Ray made important advances in accelerator technology. In all the electrostatic machines built until the mid-1950s a source of positive ions was placed in the positively charged high-voltage terminal of the accelerator, and the positive ions were accelerated from the high-voltage terminal to ground. For example, to accelerate protons the orbital electron of the hydrogen atom was removed to form a proton in the ion source. In 1956 Ray built the first practical source of negative ions (i.e., hydrogen atoms to which an extra electron was attached). This source produced 20 μA of negative hydrogen ions. This made it possible to place the ion source outside the pressure vessel, a great advantage since ion sources require frequent servicing. A second equally important advantage is that, for a given terminal voltage, it now became possible to attain twice the energy of the accelerated particle. The negative ions were accelerated from ground to the positive high-voltage terminal. There the two electrons were stripped from the negative ion, resulting in a positive ion, which was accelerated back to ground potential.
With an external source of negative ions an accelerator that had a high-voltage terminal at 5 MV could produce 10 MeV protons. Accelerators using this principle were called tandem accelerators, and almost all subsequently built electrostatic machines were tandem accelerators. The High Voltage Engineering Corporation soon manufactured tandem accelerators. The first tandem accelerator was installed in Canada. In part because of Ray's contribution to the development of the tandem accelerator, the Atomic Energy Commission placed the first tandem accelerator in the United States at the University of Wisconsin.
Another important advance in accelerator technology that Ray made was the construction of an accelerating tube using metal-ceramic bonding. But the most important advance that Ray, with his student J. A. Ferry, made was the replacement of the canvas charging belt, which had been used in all electrostatic accelerators since Van de Graaff's first electrostatic generator, by chains of metal pellets. The charging belts had been a frequent source of problems in many machines; they often would tear, be difficult to replace, tended to absorb moisture when exposed to humid air, and sometimes would not carry the charge properly to the high-voltage terminal. Ray named electrostatic accelerators that used pellet chains "pelletrons." In 1965 Ray together with J. A. Ferry and T. Pauly founded the National Electrostatics Corporation, which was to manufacture pelletron electrostatic accelerators. The company was located in Middleton Wisconsin, a town adjacent to Madison. An important motivation for founding the company was Ray's loyalty to his home state and his desire to provide employment for scientists and engineers in Wisconsin and boost the economy of the area. It was actually a very risky decision. The demand for accelerators for nuclear research had dwindled, and there was no obvious market for pelletrons. Ray's hard work and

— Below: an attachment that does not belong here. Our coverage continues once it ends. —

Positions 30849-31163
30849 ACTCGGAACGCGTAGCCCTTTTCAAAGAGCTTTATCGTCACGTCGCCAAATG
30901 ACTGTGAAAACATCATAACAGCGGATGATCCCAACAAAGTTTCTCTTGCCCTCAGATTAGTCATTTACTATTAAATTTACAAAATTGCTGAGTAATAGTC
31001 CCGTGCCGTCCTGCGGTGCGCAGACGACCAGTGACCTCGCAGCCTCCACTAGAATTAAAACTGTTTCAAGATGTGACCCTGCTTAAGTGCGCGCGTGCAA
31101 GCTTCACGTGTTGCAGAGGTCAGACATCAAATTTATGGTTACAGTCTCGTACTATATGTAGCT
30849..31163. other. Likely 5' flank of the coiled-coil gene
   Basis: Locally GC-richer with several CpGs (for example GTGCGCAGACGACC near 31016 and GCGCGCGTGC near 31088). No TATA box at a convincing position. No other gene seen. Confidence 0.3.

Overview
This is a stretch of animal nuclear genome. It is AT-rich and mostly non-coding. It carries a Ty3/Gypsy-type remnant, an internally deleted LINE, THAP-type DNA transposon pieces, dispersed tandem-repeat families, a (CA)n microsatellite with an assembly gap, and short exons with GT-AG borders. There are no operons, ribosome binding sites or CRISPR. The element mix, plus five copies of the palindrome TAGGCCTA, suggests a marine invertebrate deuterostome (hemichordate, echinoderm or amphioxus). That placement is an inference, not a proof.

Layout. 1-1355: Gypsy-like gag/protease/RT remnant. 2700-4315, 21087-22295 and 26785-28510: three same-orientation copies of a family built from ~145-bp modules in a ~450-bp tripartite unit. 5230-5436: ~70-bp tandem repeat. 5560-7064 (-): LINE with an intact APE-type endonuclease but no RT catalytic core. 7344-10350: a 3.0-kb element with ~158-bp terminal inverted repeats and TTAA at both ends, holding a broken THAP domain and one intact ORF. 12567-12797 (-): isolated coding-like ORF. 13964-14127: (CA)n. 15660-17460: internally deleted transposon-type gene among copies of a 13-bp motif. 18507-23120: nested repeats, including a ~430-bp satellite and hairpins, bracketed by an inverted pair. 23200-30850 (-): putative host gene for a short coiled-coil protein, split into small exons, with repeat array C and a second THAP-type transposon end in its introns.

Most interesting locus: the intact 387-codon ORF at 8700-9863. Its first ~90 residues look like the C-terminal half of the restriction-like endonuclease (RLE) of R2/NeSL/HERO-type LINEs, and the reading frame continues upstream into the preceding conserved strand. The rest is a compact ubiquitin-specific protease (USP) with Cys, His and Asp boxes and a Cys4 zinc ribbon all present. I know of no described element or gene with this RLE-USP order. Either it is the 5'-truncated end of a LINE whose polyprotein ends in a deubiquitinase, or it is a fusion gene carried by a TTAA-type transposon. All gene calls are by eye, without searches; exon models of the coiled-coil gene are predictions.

good judgment made the gamble pay off. In 1972 Ray retired from the University of Wisconsin to devote full time to the National Electrostatics Corporation. He served as president and chairman of the board of the corporation until his death.
Ray's challenge was to persuade a customer to invest a large sum in an accelerator manufactured by a company without a track record. At that point Ray's long-time cooperation with the University of São Paulo came to his rescue. Oscar Sala, who had worked with Ray at Wisconsin and with whom Ray had maintained a close cooperation for many years, placed the first order for a pelletron for nuclear research. Once Ray had demonstrated that his pelletrons worked as promised, the company received orders for large machines from all over the world. The Oak Ridge National Laboratory ordered the largest machine, which was designed for operation at 25 MV and reached a terminal voltage of 32 MV without an accelerating tube.
National Electrostatics had produced by the time of Ray's death 130 pelletrons. The company at the height of its activity had 140 employees; at the time of Ray's death the number of employees was just under 100. Although the early pelletrons were designed to operate at high voltages for nuclear research, the most recently built machines were used for a variety of applications, such as ion implantation, accelerator mass spectroscopy, and as analytical tools.